Our results suggest that the Band-tailed Pigeon should be a suitable host for C. columbae. Why, then, does C. columbae not occur on this host under natural conditions, given that Band-tailed Pigeons and Rock Pigeons are sympatric? We believe the answer lies partly with the fact that Band-tailed Pigeons live primarily in montane, forested habitat that is typically not occupied by Rock Pigeons. Thus, the absence of C. columbae from Band-tailed Pigeons may reflect a lack of ecological opportunity for lice to disperse between Rock Pigeons and Band-tailed Pigeons, despite sympatry of the two host species. Rock Pigeons are also a European species introduced to North America in the 1600s (33), which is recent from a macroevolutionary perspective.

The match of Columbicola body size to host body size is selectively favored for escape from host preening defense. Clayton et al. (14) showed that, within species, preening selects against C. columbae that are too large to fit between feather barbs on the native host. Over macroevolutionary time, the selective effect of preening leads to a match between parasite size and host size across species, providing a bridge between microevolutionary process and macroevolutionary pattern. The selective effect of preening has additional macroevolutionary consequences by selecting against parasites switching between hosts of different sizes. Preening thus reinforces phylogenetic congruence, providing a further link between microevolutionary process and broad scale microevolutionary pattern.

Accompanying the selective effect of host preening on C. columbae is a reciprocal selective effect of C. columbae on host bill morphology, which is a critical component of preening efficiency (14). This reciprocal selective effect suggests that lice influence the adaptive radiation of avian bill morphology. Recent comparative studies show that bill shape is correlated with louse load among species (38) and with louse load among populations within species (39). A specific feature of bill morphology, the maxillary overhang, has also been shown to be a specific adaptation for controlling lice and other ectoparasites (ref. 38 and unpublished data). The results of these studies suggest that louse body size and host bill morphology may coevolve in a fashion typical of host–parasite arms races (10, 40).

Body size has a profound effect on the form and function of organisms and is one of the most direct links between macroevolution and microevolution (41, 42). Macroevolutionary trends in body size can be a challenge to interpret because it is difficult to reconstruct the history of selection acting on size. The long-term association implied by congruent parasite–host phylogenies makes it possible to reconstruct the selective context in which the parasite evolved. Our comparative results confirm a strong macroevolutionary pattern of correlated body size evolution between Columbicola and their hosts, suggesting that size plays an important role in cospeciation between birds and feather lice. Our experimental results support this hypothesis by indicating that host defense constrains host switching by exerting strong selection against lice transferred to novel hosts differing in size from the native host. Overall, our results suggest that host defense reinforces cospeciation in birds and feather lice by preventing lice from switching between hosts of different sizes.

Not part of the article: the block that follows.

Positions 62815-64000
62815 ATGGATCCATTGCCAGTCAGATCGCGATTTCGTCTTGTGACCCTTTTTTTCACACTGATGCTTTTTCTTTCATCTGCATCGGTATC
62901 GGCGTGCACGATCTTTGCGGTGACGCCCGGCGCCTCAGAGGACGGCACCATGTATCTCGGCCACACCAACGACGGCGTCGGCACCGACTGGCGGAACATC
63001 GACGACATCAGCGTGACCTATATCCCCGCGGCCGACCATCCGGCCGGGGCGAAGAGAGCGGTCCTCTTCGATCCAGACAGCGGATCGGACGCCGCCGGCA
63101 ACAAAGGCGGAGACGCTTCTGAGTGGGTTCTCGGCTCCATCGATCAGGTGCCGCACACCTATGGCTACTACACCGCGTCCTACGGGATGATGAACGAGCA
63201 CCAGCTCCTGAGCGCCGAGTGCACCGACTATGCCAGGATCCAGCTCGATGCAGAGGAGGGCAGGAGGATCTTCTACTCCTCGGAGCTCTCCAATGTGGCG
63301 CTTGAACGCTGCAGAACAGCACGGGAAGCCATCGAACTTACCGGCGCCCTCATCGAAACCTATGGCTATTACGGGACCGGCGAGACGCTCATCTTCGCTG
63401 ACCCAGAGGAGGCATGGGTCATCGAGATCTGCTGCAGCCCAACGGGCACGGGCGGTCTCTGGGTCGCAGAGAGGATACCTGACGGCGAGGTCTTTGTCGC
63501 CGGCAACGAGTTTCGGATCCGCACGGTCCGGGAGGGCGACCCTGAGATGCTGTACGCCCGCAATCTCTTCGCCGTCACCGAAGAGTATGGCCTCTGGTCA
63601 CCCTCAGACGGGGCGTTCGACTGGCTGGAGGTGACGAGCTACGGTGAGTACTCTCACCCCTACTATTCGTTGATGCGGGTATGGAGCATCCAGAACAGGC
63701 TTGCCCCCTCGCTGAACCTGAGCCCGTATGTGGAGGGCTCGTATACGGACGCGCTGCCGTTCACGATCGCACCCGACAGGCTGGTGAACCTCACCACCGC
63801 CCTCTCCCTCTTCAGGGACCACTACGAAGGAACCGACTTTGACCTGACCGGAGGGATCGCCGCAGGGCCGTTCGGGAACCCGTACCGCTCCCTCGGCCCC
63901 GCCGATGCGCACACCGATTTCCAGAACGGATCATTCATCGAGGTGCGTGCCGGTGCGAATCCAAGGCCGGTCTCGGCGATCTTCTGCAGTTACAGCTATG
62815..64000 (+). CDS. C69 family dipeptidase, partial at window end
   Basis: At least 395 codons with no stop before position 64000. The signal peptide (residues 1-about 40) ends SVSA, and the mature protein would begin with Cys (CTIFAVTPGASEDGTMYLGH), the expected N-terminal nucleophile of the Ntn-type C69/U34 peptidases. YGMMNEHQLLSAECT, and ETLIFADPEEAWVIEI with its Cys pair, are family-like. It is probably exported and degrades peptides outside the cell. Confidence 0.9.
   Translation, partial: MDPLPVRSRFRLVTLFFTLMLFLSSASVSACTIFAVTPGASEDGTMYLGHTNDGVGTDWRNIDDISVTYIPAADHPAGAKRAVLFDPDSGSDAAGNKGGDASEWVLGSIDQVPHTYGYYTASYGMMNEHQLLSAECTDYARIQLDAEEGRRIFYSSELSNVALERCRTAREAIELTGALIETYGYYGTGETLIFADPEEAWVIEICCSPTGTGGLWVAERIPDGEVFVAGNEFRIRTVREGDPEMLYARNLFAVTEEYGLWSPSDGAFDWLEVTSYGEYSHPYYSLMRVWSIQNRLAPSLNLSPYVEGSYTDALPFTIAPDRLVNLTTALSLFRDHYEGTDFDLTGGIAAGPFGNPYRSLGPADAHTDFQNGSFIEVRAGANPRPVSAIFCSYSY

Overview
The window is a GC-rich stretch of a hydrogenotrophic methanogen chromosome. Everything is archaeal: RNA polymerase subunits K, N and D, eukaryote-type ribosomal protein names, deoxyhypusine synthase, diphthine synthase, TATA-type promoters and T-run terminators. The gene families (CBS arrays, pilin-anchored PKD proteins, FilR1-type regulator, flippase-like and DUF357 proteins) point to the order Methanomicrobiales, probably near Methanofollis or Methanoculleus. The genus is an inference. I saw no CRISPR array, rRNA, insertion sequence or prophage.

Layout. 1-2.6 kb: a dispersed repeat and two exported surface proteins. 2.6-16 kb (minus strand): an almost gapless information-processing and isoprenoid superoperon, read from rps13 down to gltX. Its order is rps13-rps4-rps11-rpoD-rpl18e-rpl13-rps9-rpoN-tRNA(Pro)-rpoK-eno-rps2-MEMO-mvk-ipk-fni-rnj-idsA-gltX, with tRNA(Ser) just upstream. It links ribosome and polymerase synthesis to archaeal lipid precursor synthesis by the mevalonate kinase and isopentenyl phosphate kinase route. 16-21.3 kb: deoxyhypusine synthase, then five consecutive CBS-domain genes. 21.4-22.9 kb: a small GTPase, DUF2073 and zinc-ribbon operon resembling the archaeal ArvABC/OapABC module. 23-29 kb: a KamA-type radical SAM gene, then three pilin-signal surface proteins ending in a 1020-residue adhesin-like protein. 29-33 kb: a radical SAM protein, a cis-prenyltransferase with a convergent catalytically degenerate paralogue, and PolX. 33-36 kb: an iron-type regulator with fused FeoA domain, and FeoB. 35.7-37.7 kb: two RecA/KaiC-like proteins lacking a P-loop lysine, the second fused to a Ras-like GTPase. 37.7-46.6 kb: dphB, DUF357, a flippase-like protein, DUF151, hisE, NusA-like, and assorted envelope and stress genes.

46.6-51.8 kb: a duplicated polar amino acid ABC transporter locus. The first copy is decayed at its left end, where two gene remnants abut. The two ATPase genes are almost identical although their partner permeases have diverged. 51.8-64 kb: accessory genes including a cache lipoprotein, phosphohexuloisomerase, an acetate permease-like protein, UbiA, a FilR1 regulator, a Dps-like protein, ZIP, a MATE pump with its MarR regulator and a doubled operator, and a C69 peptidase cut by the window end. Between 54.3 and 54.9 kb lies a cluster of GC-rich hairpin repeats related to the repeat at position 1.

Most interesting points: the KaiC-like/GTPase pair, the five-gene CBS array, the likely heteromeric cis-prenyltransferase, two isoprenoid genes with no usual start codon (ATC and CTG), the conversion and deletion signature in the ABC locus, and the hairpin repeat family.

Acknowledgments

We thank P. Coley, F. Goller, R. Jarvis, R. Minckley, B. Moyer, W. Potts, A. Read, D. Reed, E. Sohn, and two anonymous reviewers for comments on the manuscript and other assistance. For permission to trap birds, we thank the U.S. Fish and Wildlife Service, Arizona Game and Fish, Oregon Fish and Wildlife, Texas Parks and Wildlife, and the Utah Division of Wildlife Resources. For parasite and host tissues or feather samples, we are grateful to S. Barton, R. Palma, J. Weckstein, R. Moyle, B. Marks, C. Witt, R. Faucett, S. de Kort, The Field Museum, Kansas Museum of Natural History, Louisiana State University Museum of Natural Science, and Tracy Aviary. This work was supported by National Science Foundation Awards DEB-9703003 and DEB-0107947 (to D.H.C.) and National Science Foundation Award DEB-0118794 (to D.H.C. and K.P.J.).

Notes

This paper was submitted directly (Track II) to the PNAS office.

Data deposition: The sequences reported in this paper have been deposited in the GenBank database (accession nos. AF190409–AF190426, AF278608–AF278643, and AF279704–AF279743).